Monday, August 15, 2016

"Weiner": review

Man, that was brutal. I cringed pretty much the whole way through "Weiner."*

"Weiner" is a documentary film by Josh Kriegman and Elyse Steinberg that chronicles the most painfully awkward moments of former Congressman Anthony Weiner's life. You may recall that Weiner used to be a member of the US House of Representatives for New York (9th District). A sexting (i.e., sexual text messaging) scandal erupted in 2011 when photos of Weiner's "bulging underwear" surfaced online and were spread all over social media. Weiner had apparently been sexting with around six women over the course of several years. Ultimately, he resigned from Congress, but in 2013, he resurfaced as a Democrat candidate for mayor in the 2013 New York City mayoral race. "Weiner" documents the ex-congressman's unsuccessful bid for mayor while a second sexting scandal erupts around him. As other reviewers have observed, one of the most incredible points to note is that the documentary team was still allowed to film everything even as Weiner was imploding a second time.

The documentary gives us a good look at Weiner's personality, which is a weird-but-compelling mixture of pugnacity and smarts. Weiner is a passionate debater on the floor; he can be arrogant and cold, but off the floor, he can also be self-deprecating and caring. In person in a public forum, he can be amazingly charismatic. In a sequence that happens later in the film, Weiner is shown campaigning in front of a crowd that initially wants him just to go home; through a combination of brutal self-honesty and humor, Weiner ends up winning the crowd over, and people are loudly applauding and cheering by the end. I was impressed, in spite of myself, by the man's drive and charisma.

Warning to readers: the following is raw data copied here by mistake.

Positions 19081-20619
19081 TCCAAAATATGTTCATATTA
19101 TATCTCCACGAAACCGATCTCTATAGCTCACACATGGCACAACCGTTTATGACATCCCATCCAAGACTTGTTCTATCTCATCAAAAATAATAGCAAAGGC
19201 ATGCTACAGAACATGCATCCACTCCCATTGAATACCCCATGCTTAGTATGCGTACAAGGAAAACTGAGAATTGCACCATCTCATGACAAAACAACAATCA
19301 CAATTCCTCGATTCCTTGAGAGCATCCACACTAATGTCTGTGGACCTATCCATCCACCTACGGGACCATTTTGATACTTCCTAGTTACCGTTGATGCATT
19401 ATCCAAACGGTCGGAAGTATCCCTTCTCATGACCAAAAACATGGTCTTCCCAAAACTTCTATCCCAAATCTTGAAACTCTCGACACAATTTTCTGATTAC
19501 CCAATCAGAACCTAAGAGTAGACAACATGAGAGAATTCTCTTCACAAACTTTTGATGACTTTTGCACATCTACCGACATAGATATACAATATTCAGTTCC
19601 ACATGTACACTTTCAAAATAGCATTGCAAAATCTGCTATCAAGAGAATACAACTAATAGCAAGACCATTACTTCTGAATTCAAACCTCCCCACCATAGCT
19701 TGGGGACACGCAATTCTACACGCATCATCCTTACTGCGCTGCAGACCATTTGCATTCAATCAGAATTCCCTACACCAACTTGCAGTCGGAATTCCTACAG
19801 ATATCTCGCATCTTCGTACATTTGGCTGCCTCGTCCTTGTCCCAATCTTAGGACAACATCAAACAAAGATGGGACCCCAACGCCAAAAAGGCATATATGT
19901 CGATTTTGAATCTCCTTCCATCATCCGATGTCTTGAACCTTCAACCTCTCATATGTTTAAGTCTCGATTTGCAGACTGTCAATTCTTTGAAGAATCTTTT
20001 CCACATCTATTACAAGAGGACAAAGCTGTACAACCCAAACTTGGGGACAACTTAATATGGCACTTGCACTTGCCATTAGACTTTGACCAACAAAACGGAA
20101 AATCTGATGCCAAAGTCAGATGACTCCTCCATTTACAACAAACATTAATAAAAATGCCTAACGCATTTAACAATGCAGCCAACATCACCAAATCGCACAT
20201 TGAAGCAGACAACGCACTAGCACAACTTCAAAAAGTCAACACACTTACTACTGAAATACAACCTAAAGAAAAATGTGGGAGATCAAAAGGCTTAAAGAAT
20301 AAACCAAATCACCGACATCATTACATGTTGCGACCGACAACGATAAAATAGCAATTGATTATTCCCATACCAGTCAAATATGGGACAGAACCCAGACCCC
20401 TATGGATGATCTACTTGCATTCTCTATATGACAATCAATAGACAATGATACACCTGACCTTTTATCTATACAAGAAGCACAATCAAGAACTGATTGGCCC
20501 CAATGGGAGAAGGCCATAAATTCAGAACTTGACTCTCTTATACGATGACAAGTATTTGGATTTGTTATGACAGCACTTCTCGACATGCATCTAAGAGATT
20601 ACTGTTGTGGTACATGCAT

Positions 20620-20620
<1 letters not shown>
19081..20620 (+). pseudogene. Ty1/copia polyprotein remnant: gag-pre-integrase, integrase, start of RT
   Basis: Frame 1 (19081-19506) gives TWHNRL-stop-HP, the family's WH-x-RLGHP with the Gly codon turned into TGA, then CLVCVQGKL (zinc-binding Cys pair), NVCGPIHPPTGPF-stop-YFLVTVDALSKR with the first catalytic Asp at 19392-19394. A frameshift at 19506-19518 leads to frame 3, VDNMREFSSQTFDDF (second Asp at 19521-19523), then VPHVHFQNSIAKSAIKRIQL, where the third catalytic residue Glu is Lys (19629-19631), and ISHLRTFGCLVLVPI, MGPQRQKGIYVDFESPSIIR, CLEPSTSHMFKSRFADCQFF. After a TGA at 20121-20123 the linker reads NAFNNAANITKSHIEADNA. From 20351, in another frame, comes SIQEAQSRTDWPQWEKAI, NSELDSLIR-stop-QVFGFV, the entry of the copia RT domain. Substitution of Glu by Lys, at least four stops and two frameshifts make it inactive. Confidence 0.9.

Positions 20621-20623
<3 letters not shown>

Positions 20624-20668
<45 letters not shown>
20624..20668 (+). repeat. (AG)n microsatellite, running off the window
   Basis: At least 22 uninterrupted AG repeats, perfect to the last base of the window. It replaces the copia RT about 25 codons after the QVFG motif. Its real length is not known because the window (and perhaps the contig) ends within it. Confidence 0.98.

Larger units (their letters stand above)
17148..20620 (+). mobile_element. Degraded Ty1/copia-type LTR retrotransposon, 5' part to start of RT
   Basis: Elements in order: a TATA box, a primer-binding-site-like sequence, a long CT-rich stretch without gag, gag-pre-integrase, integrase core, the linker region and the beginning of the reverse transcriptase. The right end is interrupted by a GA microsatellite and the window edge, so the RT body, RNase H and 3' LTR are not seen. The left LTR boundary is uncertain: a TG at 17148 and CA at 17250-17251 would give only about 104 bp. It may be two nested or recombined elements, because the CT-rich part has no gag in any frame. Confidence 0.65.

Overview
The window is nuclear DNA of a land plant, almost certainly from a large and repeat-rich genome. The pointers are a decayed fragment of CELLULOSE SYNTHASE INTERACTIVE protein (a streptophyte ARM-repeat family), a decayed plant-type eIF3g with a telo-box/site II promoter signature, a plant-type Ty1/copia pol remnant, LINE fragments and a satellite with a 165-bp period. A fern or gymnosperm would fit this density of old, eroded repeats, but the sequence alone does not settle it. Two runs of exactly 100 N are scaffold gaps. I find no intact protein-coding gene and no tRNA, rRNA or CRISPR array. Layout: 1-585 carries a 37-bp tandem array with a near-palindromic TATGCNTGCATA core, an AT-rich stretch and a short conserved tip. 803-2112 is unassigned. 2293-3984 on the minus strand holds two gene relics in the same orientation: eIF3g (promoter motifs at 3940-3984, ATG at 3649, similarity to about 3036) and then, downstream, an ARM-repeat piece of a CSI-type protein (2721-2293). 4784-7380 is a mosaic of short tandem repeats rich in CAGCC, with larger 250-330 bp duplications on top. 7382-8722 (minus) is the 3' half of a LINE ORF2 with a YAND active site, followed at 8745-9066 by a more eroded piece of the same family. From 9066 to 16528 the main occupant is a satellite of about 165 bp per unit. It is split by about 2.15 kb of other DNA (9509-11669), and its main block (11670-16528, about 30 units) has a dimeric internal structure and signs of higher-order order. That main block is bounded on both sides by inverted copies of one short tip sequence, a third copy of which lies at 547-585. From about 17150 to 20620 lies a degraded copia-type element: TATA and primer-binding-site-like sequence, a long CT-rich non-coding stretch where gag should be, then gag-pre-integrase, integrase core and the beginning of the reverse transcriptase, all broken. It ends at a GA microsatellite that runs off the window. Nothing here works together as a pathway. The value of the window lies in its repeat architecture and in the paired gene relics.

The problem, of course, is that Weiner's drive and charisma are of a piece with his randy online behavior: the good and the bad both flow from the aphrodisiacal nature of power and celebrity, even if that celebrity counts as little more than infamy. The story of Anthony Weiner is, in many ways, the story of many men in positions of power and authority—men who end up abusing those things to take advantage of women, or of anyone in a weaker position. Weiner, as a married man with one child, caused plenty of collateral damage in his marriage; that damage spread even to his campaign staff, who had to deal with the fallout from Weiner's reckless behavior. Whom the gods destroy, first they make proud.

Weiner's wife is Huma Abedin, who works as one of Hillary Clinton's closest aides. Much of the documentary focuses, naturally, on her, but she tries her best to put up a brave front in the face of all this scandal. In one candid moment, she says her life is like "living a nightmare," but through it all, she elects—bizarrely, in my opinion—to stick by her husband's side and help him with his mayoral campaign. One newscaster is shown as saying that Huma is living in an abuse dynamic, making excuses for her unscrupulous husband. Others suspect that she is too attracted to power to let go of Anthony, but this explanation begs the question of how and why divorcing him would endanger her position at the side of Hillary Clinton (Mrs. Clinton is indirectly cited as quietly encouraging Huma to separate from Anthony).